# Insertion into a B-tree

#### In this tutorial, you will learn how to insert a key into a btree. Also, you will find working examples of inserting keys into a B-tree in Python.

Inserting an element on a B-tree consists of two events: searching the appropriate node to insert the element and splitting the node if required.Insertion operation always takes place in the bottom-up approach.

Let us understand these events below.

## Insertion Operation

1. If the tree is empty, allocate a root node and insert the key.
2. Update the allowed number of keys in the node.
3. Search the appropriate node for insertion.
4. If the node is full, follow the steps below.
5. Insert the elements in increasing order.
6. Now, there are elements greater than its limit. So, split at the median.
7. Push the median key upwards and make the left keys as a left child and the right keys as a right child.
8. If the node is not full, follow the steps below.
9. Insert the node in increasing order.

## Insertion Example

Let us understand the insertion operation with the illustrations below.

The elements to be inserted are 8, 9, 10, 11, 15, 16, 17, 18, 20, 23.

## Algorithm for Inserting an Element

``````BreeInsertion(T, k)
r  root[T]
if n[r] = 2t - 1
s = AllocateNode()
root[T] = s
leaf[s] = FALSE
n[s] <- 0
c1[s] <- r
BtreeSplitChild(s, 1, r)
BtreeInsertNonFull(s, k)
else BtreeInsertNonFull(r, k)
BtreeInsertNonFull(x, k)
i = n[x]
if leaf[x]
while i ≥ 1 and k < keyi[x]
keyi+1 [x] = keyi[x]
i = i - 1
keyi+1[x] = k
n[x] = n[x] + 1
else while i ≥ 1 and k < keyi[x]
i = i - 1
i = i + 1
if n[ci[x]] == 2t - 1
BtreeSplitChild(x, i, ci[x])
if k &rt; keyi[x]
i = i + 1
BtreeInsertNonFull(ci[x], k)
BtreeSplitChild(x, i)
BtreeSplitChild(x, i, y)
z = AllocateNode()
leaf[z] = leaf[y]
n[z] = t - 1
for j = 1 to t - 1
keyj[z] = keyj+t[y]
if not leaf [y]
for j = 1 to t
cj[z] = cj + t[y]
n[y] = t - 1
for j = n[x] + 1 to i + 1
cj+1[x] = cj[x]
ci+1[x] = z
for j = n[x] to i
keyj+1[x] = keyj[x]
keyi[x] = keyt[y]
n[x] = n[x] + 1``````

## Python Examples

``````/* Inserting a key on a B-tree in Python */

/* Create a node */
class BTreeNode:
def __init__(self, leaf=False):
self.leaf = leaf
self.keys = []
self.child = []

/* Tree */
class BTree:
def __init__(self, t):
self.root = BTreeNode(True)
self.t = t

/* Insert node */
def insert(self, k):
root = self.root
if len(root.keys) == (2 * self.t) - 1:
temp = BTreeNode()
self.root = temp
temp.child.insert(0, root)
self.split_child(temp, 0)
self.insert_non_full(temp, k)
else:
self.insert_non_full(root, k)

/* Insert nonfull */
def insert_non_full(self, x, k):
i = len(x.keys) - 1
if x.leaf:
x.keys.append((None, None))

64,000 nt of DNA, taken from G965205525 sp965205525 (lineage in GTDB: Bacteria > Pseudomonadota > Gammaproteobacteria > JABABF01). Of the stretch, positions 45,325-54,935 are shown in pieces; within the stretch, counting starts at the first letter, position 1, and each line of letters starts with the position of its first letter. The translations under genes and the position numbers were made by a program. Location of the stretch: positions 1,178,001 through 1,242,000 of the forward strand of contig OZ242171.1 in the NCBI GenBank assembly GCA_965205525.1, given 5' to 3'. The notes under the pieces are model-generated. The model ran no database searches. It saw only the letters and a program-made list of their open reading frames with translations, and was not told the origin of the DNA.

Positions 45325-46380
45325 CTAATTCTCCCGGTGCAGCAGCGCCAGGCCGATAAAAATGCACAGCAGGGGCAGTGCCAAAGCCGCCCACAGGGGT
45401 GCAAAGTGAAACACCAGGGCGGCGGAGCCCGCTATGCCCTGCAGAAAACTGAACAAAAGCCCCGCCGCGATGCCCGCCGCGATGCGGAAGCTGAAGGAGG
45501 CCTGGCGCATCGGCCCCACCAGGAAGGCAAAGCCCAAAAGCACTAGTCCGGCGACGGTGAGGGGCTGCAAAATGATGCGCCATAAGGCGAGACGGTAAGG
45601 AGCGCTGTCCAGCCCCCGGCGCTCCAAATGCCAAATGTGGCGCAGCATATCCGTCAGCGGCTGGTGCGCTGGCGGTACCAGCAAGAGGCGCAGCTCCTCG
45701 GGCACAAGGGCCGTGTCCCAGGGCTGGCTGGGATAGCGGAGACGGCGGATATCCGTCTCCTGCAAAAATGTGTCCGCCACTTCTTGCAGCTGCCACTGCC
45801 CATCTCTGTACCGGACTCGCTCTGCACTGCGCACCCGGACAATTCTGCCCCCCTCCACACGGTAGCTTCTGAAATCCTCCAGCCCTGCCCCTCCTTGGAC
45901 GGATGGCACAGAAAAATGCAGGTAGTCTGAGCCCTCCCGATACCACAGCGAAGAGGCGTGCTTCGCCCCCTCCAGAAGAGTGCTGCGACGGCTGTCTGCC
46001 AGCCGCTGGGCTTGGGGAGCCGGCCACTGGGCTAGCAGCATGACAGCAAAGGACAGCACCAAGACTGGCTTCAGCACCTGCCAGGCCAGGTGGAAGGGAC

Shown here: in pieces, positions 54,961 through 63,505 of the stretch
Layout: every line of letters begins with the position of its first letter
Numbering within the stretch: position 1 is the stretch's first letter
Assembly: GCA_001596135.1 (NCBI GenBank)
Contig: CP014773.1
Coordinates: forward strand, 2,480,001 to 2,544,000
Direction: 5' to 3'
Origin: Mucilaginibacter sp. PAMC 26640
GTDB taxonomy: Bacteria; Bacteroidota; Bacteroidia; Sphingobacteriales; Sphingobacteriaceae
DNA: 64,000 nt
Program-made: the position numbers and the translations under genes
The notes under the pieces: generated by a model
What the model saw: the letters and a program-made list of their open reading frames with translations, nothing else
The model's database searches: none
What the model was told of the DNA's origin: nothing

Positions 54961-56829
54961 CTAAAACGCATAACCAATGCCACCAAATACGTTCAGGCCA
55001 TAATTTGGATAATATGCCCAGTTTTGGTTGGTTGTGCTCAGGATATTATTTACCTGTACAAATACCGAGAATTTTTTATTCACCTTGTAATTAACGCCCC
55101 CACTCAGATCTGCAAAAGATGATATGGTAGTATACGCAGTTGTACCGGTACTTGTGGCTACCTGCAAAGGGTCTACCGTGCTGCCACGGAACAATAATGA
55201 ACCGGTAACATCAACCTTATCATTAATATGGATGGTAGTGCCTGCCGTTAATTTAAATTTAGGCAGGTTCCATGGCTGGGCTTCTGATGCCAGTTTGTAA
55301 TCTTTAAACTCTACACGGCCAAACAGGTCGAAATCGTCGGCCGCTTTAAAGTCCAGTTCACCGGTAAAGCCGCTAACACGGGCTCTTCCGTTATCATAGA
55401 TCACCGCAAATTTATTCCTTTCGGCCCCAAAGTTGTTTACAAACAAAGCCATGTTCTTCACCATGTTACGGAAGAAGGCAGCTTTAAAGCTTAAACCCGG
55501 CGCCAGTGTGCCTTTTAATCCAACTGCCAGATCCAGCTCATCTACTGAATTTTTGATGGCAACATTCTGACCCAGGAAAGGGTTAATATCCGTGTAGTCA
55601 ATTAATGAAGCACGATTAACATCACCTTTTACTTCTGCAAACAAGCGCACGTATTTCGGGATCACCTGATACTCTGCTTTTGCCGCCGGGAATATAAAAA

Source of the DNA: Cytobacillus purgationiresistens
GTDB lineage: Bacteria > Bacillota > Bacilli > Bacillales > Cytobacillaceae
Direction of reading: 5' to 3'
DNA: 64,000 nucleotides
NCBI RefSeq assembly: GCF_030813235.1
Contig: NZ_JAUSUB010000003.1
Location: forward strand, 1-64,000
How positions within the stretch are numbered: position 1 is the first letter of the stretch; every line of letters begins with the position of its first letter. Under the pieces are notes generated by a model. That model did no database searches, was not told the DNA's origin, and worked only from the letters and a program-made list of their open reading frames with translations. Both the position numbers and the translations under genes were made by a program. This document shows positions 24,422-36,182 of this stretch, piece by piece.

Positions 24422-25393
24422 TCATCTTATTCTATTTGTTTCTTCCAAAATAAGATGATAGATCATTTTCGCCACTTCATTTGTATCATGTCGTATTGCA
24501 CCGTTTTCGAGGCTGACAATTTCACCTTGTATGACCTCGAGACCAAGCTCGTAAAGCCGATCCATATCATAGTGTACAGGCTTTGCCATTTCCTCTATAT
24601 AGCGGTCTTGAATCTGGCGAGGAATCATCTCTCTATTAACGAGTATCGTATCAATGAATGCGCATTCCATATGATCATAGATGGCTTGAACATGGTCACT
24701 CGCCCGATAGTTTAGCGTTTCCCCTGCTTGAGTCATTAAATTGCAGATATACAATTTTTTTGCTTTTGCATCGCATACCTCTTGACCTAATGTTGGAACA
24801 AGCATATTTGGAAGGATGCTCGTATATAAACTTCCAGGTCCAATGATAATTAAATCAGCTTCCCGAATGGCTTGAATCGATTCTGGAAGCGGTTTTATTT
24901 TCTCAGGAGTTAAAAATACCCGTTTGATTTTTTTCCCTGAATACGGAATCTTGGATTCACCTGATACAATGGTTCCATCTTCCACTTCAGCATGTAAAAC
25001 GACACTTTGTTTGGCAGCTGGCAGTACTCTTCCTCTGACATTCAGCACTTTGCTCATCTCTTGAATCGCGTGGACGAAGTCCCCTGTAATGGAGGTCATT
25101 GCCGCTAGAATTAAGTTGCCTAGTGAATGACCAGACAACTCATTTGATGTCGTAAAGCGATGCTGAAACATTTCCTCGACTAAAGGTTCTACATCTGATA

while i >= 0 and k[0] < x.keys[i][0]:
x.keys[i + 1] = x.keys[i]
i -= 1
x.keys[i + 1] = k
else:
while i >= 0 and k[0] < x.keys[i][0]:
i -= 1
i += 1
if len(x.child[i].keys) == (2 * self.t) - 1:
self.split_child(x, i)
if k[0] > x.keys[i][0]:
i += 1
self.insert_non_full(x.child[i], k)

/* Split the child */
def split_child(self, x, i):
t = self.t
y = x.child[i]
z = BTreeNode(y.leaf)
x.child.insert(i + 1, z)
x.keys.insert(i, y.keys[t - 1])
z.keys = y.keys[t: (2 * t) - 1]
y.keys = y.keys[0: t - 1]
if not y.leaf:
z.child = y.child[t: 2 * t]
y.child = y.child[0: t - 1]

/* Print the tree */
def print_tree(self, x, l=0):
print("Level ", l, " ", len(x.keys), end=":")
for i in x.keys:
print(i, end=" ")
print()
l += 1
if len(x.child) > 0:
for i in x.child:
self.print_tree(i, l)

def main():
B = BTree(3)

for i in range(10):
B.insert((i, 2 * i))

B.print_tree(B.root)

if __name__ == '__main__':
main()``````

# Special 95% discount

## Two Machine Learning Fields

There are two sides to machine learning:

• Practical Machine Learning:This is about querying databases, cleaning data, writing scripts to transform data and gluing algorithm and libraries together and writing custom code to squeeze reliable answers from data to satisfy difficult and ill defined questions. It’s the mess of reality.
• Theoretical Machine Learning: This is about math and abstraction and idealized scenarios and limits and beauty and informing what is possible. It is a whole lot neater and cleaner and removed from the mess of reality.

Data Science Resources: Data Science Recipes and Applied Machine Learning Recipes

Introduction to Applied Machine Learning & Data Science for Beginners, Business Analysts, Students, Researchers and Freelancers with Python & R Codes @ Western Australian Center for Applied Machine Learning & Data Science (WACAMLDS) !!!

Latest end-to-end Learn by Coding Recipes in Project-Based Learning:

Applied Statistics with R for Beginners and Business Professionals

Data Science and Machine Learning Projects in Python: Tabular Data Analytics

Data Science and Machine Learning Projects in R: Tabular Data Analytics

Python Machine Learning & Data Science Recipes: Learn by Coding

R Machine Learning & Data Science Recipes: Learn by Coding

Comparing Different Machine Learning Algorithms in Python for Classification (FREE)

`Disclaimer: The information and code presented within this recipe/tutorial is only for educational and coaching purposes for beginners and developers. Anyone can practice and apply the recipe/tutorial presented here, but the reader is taking full responsibility for his/her actions. The author (content curator) of this recipe (code / program) has made every effort to ensure the accuracy of the information was correct at time of publication. The author (content curator) does not assume and hereby disclaims any liability to any party for any loss, damage, or disruption caused by errors or omissions, whether such errors or omissions result from accident, negligence, or any other cause. The information presented here could also be found in public knowledge domains.  `